How to survive—and overcome—workplace hostilities

Whether your office is more like a battle of wits, a street fight or guerrilla warfare, use these three savvy tactics to disarm corporate combatants.

How to survive workplace warfare

Love might be the harshest battlefield, but the workplace can be a savage arena, too.

Hopefully, your office is not reminiscent of “The Hunger Games”—or any of these places—but every workplace has challenges. There will always be difficult people, certainly.

Depending on the situation you find yourself in, here are three tactics you can rely on to win the day—and minimize collateral damage:

1. Empathy. If you want to earn respect and tamp down workplace hostilities, learn how to listen. Empathize, and elevate others around you.

Establishing an empathetic culture is about much more than creating good vibes. One study reports, “Eighty-seven percent of CEOs agree that a company’s financial performance is tied to empathy.” That same study revealed that nearly 90 percent of employees are “more likely to stay with an organization that empathizes with their needs.” Sixty percent of workers would even take a pay cut to work in a more compassionate environment.

Cultivating empathy can bring personal benefits, too. Empathetic managers tend to be more successful, and exhibiting genuine care and compassion can make you an indispensable part of the team. Empathy comes easier and more naturally to some people, but it can be taughtand learned. Even if you’re surrounded by slings and arrows, hostile forces or poor leaders, empathy is a potent element of workplace survival.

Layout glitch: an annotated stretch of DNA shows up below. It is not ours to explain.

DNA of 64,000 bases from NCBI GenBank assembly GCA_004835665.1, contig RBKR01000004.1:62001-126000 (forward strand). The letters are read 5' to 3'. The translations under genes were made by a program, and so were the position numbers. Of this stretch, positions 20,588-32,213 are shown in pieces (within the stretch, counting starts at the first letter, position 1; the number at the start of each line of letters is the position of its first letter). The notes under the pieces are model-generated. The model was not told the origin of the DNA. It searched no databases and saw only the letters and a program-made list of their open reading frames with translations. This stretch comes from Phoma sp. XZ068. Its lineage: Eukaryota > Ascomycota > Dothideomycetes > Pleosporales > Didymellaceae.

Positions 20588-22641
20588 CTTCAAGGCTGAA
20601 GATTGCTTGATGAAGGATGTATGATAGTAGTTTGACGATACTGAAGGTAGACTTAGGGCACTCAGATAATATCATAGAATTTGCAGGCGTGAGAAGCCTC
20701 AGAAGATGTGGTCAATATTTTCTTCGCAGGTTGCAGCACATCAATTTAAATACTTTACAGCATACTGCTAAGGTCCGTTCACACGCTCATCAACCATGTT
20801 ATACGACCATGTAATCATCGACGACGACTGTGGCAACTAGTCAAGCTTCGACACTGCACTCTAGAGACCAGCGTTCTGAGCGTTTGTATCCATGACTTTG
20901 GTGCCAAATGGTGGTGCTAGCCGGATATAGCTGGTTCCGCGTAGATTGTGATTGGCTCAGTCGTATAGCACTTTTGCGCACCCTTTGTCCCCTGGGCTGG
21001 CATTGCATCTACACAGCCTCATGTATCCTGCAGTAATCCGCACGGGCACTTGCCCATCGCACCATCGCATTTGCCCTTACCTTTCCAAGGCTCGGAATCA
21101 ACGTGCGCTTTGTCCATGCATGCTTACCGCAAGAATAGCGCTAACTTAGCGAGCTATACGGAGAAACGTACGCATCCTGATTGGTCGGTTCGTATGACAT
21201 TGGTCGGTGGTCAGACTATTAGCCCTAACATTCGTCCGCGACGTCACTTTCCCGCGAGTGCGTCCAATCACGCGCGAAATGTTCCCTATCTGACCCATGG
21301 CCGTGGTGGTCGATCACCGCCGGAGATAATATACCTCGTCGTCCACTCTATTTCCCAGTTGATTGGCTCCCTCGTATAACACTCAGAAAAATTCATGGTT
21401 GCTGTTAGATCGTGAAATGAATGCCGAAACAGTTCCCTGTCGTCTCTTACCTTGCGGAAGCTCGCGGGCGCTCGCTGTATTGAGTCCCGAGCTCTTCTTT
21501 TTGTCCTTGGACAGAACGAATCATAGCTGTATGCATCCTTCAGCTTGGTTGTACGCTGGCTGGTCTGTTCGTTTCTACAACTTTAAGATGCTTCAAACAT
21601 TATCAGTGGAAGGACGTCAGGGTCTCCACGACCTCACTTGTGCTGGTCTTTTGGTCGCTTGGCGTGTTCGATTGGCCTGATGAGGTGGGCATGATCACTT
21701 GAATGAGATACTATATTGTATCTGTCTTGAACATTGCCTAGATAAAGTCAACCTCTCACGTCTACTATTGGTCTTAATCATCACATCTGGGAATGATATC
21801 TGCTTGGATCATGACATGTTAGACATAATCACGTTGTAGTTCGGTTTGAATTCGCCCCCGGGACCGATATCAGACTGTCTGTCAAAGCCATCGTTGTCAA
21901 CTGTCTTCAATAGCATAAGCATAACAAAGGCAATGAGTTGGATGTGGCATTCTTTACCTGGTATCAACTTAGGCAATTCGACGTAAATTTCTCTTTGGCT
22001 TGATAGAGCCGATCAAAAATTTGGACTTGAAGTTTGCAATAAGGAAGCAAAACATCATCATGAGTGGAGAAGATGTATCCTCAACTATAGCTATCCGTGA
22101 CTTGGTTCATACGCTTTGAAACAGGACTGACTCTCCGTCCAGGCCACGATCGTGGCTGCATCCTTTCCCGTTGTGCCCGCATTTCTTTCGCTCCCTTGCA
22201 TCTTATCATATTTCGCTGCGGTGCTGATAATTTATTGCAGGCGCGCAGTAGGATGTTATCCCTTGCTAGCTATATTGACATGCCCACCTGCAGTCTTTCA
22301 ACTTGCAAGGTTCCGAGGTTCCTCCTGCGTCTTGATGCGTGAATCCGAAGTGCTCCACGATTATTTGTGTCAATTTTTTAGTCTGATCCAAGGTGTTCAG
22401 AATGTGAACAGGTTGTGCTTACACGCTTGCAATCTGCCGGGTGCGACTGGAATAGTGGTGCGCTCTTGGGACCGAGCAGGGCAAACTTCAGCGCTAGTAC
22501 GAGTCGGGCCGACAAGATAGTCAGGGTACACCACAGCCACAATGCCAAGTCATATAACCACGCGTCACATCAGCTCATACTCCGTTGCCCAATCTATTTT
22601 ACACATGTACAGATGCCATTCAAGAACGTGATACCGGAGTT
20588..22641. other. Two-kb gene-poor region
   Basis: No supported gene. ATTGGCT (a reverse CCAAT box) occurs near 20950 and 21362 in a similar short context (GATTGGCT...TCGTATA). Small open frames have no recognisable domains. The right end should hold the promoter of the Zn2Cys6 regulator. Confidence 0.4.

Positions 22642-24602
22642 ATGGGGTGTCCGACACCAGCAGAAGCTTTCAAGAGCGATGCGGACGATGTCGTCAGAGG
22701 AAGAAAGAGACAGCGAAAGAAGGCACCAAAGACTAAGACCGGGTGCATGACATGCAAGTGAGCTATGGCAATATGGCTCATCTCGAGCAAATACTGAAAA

2. Humor. Who doesn’t enjoy a good laugh?

Whether you’re crafting a speech, an email, webpage or blog post, keep in mind that levity is a key to workplace longevity. Use humor as tool to cool boiling office tension. Use it to build bridges with colleagues and customers alike.

Even if your company is beset by backbiting, jealousy, gossip and sabotage, be a ray of buoyant, irreverent sunshine. Light tends to drive out darkness. Humor has the power to disarm. It can defuse conflict and draw people in. It can also backfire, so deploy this weapon wisely.

3. Swagger. The meek might inherit the Earth, but it’s the confident who succeed in the workplace.

Pipe up, and make your voice heard, introvert. Announce your presence with authority at meetings. Thoroughly, convincingly and consistently prove to your superiors that you are producing excellent work, and boldly share your opinions.

Don’t let workplace bullies belittle or bulldoze you. Believe that you belong in the room. Trust that you deserve a seat at the table. Ooze confidence in your communications, and carry yourself with a swagger befitting an accomplished, worthy professional. (Stop this side of arrogance, though.)

If you lack the confidence to enter the fray, rock the boat or pitch controversial ideas, you stand very little chance of wielding influence. Stand up straight, communicate confidently, and make your voice heard.

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